Carol Augspurger

 

Professor of Plant Biology;
Program in Ecology, Evolution, and Conservation Biology
Associate Director of Academic Affairs, School of Integrative Biology
155 Morrill Hall MC-116
(217) 333-1298

Education

Ph.D., 1978, University of Michigan

Research

My current research focus is on plant phenology of trees and herbs in temperate deciduous forests. I have been documenting the timing of bud break, leaf expansion, leaf senescence, and flowering and fruiting for the last 12 years in a local forest fragment, Trelease Woods. This background data set serves as the springboard to address questions that can be answered experimentally. It also provides a long-term data set to evaluate questions about how global climate change is altering phenology. Currently, I am using the long-term data set to collaborate with investigators at the Harvard Forest and in France to determine the extent to which phenology imposes limitation on a species range distribution.

 

Particular focus has been on plants growing in the shade of the canopy trees and how they may alter their phenology to avoid canopy shade and exploit high light periods. I have documented that, in addition to ephemeral herbs, the leaf phenology of understory saplings predates canopy closure in the spring by as much as three weeks. Subsequent studies have explored the environmental cue underlying this early phenology. I have found that adults and saplings use the same amount of thermal degree hours as their cue, but saplings accumulate degree hours faster and hence begin to leaf out earlier. I have also determined that these understory plants have the physiological capacity to take advantage of the added light in spring to enhance their carbon gain. A current experiment uses shade cloth to eliminate the high light spring phase of the understory individuals and is documenting their growth and mortality responses. Experiments with herbs determine the extent to which the herbs depend on the high light period and whether early cold temperatures or summer canopy shade impose greater limits on the phenology and growing period of many herbaceous species.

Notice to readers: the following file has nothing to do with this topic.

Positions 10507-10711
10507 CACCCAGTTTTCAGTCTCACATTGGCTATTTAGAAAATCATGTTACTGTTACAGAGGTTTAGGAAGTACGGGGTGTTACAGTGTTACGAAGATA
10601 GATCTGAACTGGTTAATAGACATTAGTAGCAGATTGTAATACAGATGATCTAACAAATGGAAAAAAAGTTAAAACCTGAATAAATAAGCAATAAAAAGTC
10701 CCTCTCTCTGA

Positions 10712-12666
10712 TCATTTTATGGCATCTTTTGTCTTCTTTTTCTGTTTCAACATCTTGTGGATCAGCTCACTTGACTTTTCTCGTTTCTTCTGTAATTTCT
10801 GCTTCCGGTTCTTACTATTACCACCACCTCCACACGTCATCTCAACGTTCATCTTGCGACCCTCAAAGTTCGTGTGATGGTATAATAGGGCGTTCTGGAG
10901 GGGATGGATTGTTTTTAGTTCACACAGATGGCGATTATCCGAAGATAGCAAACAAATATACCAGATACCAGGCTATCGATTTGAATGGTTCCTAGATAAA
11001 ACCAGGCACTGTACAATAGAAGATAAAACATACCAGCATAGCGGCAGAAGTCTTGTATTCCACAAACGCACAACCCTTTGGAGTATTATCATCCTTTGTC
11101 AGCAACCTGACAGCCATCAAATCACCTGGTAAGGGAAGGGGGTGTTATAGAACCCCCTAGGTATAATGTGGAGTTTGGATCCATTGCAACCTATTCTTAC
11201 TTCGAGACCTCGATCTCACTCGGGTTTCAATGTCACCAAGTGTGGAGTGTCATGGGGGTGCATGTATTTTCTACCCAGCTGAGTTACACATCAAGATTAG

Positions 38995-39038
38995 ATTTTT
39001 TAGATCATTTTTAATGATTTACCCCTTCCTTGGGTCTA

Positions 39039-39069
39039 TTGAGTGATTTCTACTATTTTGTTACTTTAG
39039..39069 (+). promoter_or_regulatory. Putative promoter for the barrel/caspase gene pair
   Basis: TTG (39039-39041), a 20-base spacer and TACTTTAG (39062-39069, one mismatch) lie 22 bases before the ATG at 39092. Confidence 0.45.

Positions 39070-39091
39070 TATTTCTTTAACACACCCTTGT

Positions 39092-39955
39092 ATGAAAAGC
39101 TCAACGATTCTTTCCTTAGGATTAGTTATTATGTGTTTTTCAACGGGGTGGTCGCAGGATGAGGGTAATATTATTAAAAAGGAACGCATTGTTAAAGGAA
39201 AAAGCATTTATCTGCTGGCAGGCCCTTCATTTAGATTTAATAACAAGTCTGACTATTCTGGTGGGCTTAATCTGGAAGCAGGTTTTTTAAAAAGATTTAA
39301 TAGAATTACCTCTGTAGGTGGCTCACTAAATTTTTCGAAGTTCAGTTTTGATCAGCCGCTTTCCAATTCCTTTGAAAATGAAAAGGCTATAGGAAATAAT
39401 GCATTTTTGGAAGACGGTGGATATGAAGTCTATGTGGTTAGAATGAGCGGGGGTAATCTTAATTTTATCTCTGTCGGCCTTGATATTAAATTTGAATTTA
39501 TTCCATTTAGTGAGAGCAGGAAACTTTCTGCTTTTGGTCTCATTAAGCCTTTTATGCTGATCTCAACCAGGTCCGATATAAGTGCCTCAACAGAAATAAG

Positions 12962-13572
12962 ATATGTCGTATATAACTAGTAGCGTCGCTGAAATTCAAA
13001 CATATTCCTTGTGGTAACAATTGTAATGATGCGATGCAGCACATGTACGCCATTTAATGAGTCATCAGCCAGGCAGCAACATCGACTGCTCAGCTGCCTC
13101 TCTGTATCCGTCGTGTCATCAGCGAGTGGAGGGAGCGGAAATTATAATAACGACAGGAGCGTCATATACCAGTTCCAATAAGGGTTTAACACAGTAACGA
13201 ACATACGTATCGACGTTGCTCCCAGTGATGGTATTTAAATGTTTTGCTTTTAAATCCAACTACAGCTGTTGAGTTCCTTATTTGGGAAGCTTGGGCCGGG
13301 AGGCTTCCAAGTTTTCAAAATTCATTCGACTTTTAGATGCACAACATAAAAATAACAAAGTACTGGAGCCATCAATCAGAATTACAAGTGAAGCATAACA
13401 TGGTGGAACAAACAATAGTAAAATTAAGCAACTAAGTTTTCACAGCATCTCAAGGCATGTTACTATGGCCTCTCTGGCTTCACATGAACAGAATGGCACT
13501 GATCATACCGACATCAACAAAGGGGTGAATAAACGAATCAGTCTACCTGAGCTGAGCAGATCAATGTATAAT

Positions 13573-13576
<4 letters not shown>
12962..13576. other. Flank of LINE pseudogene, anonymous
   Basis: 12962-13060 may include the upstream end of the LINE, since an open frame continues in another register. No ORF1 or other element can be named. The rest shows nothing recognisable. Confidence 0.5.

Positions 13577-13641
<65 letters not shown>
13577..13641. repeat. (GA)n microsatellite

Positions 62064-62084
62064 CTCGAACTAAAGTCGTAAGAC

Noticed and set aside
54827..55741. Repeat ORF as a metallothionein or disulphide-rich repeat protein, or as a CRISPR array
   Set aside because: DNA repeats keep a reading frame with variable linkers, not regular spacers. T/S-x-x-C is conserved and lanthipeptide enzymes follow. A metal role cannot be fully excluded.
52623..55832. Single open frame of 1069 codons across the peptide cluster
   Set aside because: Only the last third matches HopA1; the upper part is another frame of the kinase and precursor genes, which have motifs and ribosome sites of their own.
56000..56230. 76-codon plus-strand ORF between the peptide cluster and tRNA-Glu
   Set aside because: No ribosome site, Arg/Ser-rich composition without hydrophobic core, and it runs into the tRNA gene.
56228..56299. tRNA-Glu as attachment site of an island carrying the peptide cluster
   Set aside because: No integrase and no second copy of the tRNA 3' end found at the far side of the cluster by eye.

My graduate students work in both temperate (Illinois, Utah, Louisiana) and tropical (Panama, Costa Rica, Peru, Ecuador, Honduras) habitats and generally focus on aspects of community ecology, especially seed and seedling ecology. Recent Ph.D. projects include dispersal, seed and seedling biology of the nutmeg tree by monkeys, restoration of abandoned pastures using living fence stakes to accelerate forest succession, community attributes that limit invasion by cheatgrass and garlic mustard, seedling ecology explaining patterns of primary tree succession on newly created river sandbars, historical factors explaining the rise in dominance of sugar maple in Illinois forests, and the inhibition of seedling recruitment by dwarf and arborescent tropical palms.

Publications

Lin YC, Augspurger CK (2006) Long-term study of neighbour-regulated demography during a decline in forest species diversity. Journal of Vegetation Science 17: 93-102.

 

Russo SE, Portnoy S and Augspurger CK (2006) Incorporating animal behavior into seed dispersal models: Implications for seed shadows. Ecology 87(12): 3160-3174.

 

Zahawi RA and Augspurger CK (2006) Tropical forest restoration: tree islands as recruitment foci in degraded lands of Honduras. Ecological Applications 16: 464-478.